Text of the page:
WORLD BANK TO FINANCE COMPLETION OF MOZAMBICAN DAM BUILT IN 1983-1989

MAPUTO — The reservoir behind the Corumana Dam, on the Sabie river in Maputo province will have its water storage capacity almost doubled by December next year with the installation of floodgates, says Mozambique’s Minister of Public Works, Joao Machatine.

The dam was built under an Italian co-operation agreement between 1983 and 1989 but because of the

danger posed from attacks by the apartheid-backed rebel movement Renamo at that time, it was never completed and the floodgates initially planned were never installed so that when the dam started operating in 1990, the water storage capacity was much lower than expected.

The apartheid war against Mozambique ended in 1992, but the dam was still not completed. But now the World Bank is financing the installation of the floodgates at a cost of 25 million US dollars.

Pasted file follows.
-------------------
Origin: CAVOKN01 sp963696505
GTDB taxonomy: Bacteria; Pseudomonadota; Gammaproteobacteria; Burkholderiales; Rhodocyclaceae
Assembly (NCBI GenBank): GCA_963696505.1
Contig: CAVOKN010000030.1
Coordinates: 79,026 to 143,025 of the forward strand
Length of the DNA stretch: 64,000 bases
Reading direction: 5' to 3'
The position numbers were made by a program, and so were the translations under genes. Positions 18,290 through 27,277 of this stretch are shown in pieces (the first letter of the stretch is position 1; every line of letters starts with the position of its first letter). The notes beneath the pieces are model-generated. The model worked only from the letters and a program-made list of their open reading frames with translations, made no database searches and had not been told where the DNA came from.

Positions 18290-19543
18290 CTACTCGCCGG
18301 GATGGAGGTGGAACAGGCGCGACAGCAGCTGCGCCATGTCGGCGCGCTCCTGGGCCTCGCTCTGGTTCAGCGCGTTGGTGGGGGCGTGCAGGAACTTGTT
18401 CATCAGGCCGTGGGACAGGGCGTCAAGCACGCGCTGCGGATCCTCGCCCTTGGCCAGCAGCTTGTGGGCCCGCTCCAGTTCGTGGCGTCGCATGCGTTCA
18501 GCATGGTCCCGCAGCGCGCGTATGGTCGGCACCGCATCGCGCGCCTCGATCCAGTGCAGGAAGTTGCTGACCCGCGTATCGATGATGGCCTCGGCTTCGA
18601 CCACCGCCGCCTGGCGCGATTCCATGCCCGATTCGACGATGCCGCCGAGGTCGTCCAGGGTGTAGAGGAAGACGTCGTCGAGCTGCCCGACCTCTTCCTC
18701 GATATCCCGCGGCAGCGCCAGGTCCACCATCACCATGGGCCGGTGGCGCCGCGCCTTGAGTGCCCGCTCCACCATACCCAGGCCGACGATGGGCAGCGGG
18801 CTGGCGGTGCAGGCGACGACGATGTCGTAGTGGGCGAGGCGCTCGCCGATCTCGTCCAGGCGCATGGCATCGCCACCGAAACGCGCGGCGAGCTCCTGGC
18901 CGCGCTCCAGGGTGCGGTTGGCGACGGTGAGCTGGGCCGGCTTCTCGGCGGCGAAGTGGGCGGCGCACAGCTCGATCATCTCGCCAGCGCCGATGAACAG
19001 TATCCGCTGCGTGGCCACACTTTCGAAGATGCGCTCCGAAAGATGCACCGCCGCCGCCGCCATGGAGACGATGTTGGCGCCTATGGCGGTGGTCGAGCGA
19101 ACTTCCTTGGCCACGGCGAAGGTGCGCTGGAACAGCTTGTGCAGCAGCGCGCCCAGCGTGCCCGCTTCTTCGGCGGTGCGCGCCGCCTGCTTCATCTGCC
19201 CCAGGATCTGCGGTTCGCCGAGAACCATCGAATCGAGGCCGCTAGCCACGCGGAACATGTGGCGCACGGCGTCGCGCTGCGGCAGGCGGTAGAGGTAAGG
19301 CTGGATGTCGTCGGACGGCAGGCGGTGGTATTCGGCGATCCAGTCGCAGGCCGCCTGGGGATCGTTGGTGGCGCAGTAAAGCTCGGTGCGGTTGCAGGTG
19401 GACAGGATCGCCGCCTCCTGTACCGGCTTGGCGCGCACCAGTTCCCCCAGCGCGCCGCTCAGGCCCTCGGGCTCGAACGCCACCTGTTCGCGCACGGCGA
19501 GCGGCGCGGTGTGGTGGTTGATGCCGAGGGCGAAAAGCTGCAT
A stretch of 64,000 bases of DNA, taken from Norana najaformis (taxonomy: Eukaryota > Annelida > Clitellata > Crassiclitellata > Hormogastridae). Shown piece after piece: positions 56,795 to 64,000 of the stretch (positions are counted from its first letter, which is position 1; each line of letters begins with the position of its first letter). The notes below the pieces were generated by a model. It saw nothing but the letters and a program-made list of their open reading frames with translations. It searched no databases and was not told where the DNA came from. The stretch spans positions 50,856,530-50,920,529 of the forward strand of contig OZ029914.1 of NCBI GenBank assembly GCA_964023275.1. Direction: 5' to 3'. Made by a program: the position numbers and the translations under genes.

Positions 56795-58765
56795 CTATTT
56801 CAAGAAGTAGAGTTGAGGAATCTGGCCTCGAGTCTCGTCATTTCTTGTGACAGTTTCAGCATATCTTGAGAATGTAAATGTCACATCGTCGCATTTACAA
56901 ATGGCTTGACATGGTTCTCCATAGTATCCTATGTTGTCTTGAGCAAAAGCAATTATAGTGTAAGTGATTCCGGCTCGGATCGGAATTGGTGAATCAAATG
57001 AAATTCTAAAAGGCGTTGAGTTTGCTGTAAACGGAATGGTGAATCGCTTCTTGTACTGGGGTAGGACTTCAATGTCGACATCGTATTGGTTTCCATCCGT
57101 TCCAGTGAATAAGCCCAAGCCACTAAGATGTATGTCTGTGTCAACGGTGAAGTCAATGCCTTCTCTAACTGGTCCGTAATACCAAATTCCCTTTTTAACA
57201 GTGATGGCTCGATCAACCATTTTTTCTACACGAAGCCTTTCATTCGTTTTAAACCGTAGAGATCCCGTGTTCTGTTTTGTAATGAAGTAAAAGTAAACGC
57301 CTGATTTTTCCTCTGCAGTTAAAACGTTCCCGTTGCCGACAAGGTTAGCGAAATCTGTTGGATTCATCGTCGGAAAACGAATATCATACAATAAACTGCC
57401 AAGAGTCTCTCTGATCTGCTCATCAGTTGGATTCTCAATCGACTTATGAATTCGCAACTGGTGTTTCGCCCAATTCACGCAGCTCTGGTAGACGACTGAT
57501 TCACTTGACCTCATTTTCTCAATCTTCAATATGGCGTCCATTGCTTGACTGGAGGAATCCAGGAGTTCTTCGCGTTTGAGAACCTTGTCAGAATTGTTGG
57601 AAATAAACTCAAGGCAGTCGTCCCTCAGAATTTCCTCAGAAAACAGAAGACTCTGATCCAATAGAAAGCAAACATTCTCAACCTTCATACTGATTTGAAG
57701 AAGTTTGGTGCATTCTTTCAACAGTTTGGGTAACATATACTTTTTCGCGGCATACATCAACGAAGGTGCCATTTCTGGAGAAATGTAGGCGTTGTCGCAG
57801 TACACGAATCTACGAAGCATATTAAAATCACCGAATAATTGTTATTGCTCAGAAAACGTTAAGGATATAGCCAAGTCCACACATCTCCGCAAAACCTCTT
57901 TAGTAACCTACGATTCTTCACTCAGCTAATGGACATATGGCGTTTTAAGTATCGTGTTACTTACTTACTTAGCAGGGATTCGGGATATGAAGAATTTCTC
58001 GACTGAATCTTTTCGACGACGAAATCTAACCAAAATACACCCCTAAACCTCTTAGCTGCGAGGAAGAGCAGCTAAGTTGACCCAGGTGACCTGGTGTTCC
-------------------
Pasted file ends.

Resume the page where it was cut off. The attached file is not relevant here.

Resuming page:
Speaking at a ceremony on Sunday to lay the first stone for the floodgates, Machatine said the government had been negotiating for several years with various partners for funding to complete the dam. The matter became urgent with the crisis in water supply for the Greater Maputo region over the last three years.

The Greater Maputo Metropolitan Area currently draws most of its water from the reservoir behind the Pequenos Libombos dam, on the Umbeluzi river. The reservoir fell to dangerously low levels in both 2017 and 2018, obliging the authorities to introduce water rationing.

The Corumana Dam is an obvious alternative if its storage capacity can be greatly increased. Currently the Corumana reservoir can hold 720 million cubic metres of water. According to Machatine, that will rise to 1.24 billion m3 once the floodgates have been installed.

Source: NAM NEWS NETWORK